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Operation Barga A Further Note

Operation Barga : A Further Note Ratan Khasnabis IN an earlier comment [6] on the tenancy reform measures of the Left Front government, we had pointed out that the 'Operation Barga' (OB) as modified following the High Court judgment on the issue, has hardly anything new to contribute to the accentuation of class struggle in the countryside. The modified OB is nothing but a simple Revenue Court measure which had already been there as an element in the land reforms administration of the state. This view has been vehemently criticised by the supporters of the Left Front government. OB, they claim, "has taken the shape of class struggle and a great peasant movement in the rural areas of the state", so much so that it is serving now as "harbingers of fundamental change" 12; p 20531Such social democratic tendency of making much of certain pro-bargadar legislative measures can be best understood by examining the limitations of a state sponsored measure like the OB as an instrument for the development of class-struggle in the countryside. Pre- cisely with that end in view, in the first part of the present note, we consider the implementational aspects of the tenancy reform measures and examine their socio-political implications.

1981 Census Economic

1981 Census Economic K S Natarajan THE release of the 1981 Census provisional totals on workers and non- workers has kindled the interest of many research workers. A question which naturally arises among all the users of the census data is whether the data are comparable with the previous census data. The anxiety of J N Sinha ("1981 Census Economic Data

Nutritional Norms and Measurement of Malnourishment and Poverty

Nutritional Norms and Measurement of Malnourishment and Poverty Jaya Mehta Background THERE has been much controversy recently regarding Sukhatme's theory of nutritional norms and its implications for the measurement of poverty and malnourishment.1 Sukhatme et at Sukhatme and Margin 1978, Seckler

India-China Border

India-China Border IN his article 'India-China Border: A Review and Critique' (EPW, May 15, 1982), Parshotam Mehra refers to the concluding remarks in my paper 'Distortions in the History of the Sino- Indian Frontiers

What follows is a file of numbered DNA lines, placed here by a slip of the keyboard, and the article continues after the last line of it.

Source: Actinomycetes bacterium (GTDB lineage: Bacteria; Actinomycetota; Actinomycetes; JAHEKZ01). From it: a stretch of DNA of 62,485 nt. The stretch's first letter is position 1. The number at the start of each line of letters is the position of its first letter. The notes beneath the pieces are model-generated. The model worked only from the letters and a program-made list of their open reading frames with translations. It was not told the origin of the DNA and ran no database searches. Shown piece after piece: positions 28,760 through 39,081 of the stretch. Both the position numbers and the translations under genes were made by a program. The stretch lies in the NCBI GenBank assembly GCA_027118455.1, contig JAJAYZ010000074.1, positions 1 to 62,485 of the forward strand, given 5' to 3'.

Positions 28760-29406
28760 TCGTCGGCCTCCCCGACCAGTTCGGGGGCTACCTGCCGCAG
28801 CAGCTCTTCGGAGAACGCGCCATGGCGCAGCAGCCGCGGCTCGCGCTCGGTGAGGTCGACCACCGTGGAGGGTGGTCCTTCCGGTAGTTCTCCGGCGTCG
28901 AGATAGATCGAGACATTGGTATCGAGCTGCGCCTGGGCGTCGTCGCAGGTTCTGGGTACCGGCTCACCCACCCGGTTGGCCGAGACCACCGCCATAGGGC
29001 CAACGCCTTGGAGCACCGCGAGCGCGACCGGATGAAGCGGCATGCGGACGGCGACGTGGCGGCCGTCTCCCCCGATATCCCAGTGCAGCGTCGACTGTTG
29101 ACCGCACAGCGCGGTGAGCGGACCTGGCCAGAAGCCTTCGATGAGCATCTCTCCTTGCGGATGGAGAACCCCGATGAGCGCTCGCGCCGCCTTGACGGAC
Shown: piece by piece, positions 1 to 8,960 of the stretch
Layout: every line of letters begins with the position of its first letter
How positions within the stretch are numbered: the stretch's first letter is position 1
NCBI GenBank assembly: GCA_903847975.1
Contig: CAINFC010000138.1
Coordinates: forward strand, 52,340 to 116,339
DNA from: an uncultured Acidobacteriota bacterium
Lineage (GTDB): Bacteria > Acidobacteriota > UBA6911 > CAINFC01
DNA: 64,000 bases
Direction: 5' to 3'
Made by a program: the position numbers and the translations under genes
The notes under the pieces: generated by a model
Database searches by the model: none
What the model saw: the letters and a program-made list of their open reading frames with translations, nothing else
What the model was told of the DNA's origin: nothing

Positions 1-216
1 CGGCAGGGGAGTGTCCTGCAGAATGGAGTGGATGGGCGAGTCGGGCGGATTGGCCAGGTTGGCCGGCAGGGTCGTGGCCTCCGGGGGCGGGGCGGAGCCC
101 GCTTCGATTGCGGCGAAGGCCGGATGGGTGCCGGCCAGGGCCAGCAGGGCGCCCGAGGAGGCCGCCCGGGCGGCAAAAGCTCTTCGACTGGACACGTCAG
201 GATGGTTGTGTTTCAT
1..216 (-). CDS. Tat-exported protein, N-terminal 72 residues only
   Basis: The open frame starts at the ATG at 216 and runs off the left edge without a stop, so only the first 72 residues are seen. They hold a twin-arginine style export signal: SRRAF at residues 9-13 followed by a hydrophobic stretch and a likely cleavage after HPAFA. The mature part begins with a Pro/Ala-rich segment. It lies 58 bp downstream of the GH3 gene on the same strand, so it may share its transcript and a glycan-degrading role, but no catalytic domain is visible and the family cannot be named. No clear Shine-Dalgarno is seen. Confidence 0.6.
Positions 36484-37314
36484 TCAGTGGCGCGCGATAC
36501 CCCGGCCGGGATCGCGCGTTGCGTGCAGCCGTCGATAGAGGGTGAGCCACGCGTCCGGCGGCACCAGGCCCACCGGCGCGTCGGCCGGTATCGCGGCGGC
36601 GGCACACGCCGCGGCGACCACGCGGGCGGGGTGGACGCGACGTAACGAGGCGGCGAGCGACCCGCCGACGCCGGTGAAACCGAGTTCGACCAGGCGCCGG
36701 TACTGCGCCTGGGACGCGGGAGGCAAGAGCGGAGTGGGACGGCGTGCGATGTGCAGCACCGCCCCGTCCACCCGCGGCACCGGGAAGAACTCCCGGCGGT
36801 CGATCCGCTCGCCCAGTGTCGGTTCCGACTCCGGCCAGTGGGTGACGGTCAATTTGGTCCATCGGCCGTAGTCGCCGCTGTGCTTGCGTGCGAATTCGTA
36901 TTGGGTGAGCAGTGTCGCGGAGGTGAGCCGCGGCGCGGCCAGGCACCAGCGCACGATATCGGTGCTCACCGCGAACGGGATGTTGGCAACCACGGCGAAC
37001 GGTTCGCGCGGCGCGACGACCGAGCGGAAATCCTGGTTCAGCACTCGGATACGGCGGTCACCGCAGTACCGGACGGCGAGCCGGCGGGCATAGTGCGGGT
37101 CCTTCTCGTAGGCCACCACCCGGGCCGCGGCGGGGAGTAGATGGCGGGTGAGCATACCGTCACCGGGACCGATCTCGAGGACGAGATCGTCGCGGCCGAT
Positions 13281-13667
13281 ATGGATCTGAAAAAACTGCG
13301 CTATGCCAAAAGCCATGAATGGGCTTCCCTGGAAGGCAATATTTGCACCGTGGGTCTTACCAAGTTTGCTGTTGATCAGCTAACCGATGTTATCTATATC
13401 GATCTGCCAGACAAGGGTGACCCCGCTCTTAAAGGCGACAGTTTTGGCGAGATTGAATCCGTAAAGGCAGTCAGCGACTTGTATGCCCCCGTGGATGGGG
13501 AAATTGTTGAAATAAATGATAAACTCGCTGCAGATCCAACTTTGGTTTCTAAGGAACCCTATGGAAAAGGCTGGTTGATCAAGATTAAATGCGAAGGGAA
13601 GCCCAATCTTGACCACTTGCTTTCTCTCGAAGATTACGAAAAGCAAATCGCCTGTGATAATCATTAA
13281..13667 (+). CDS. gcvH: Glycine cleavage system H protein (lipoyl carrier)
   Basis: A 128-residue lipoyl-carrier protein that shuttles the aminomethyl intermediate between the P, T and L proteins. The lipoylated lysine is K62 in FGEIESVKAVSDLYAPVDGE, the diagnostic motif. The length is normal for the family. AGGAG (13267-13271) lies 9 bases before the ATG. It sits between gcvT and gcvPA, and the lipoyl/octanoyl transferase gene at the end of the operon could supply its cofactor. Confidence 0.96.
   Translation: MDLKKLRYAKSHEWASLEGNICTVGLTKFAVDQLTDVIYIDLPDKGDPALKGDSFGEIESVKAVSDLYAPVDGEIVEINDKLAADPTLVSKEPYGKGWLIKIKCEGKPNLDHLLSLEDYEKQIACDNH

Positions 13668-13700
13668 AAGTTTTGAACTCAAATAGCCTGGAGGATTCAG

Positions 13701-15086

Population Scene after 1981 Census

Population Scene after 1981 Census S Mukerji 'INDIAN Population Scene after 1981 Census, A Perspective', by Pravin Visaria and Leela Visaria (Special Number 1981, Volume XVI. Nos 44, 45, 46) is of great interest for the Demographers; and perhaps planners also can gain valuable guidelines from this informative article.

Company Meeting-The Tata Iron and Steel Company Limited-Chairman s Statement

The Tata Iron and Steel Company Limited Chairman's Statement Disturbing signs 7. Whilst the country's economic performance was thus gratifying, disturbing signs of change have begun to appear in the current year interpreted by industry and some economists as the beginnings of a deepening recession and by Government as merely a process of adjustment between demand and improved supply with no recessionary implication. Whatever the respective soundness of these two points of view, there is no doubt that, talcing advantage of the greatly liberalised import rules, such large quantities of some products including soda ash, aluminium, polyester and special steels were imported at such unfairly low prices as to create a glut in the market and compel Indian producers of the same products drastically to reduce production or even to close down their factories. It is natural that producers who can no longer sell their products or can do so only at a heavy loss should consider that, at least in their business, a state of recession prevails.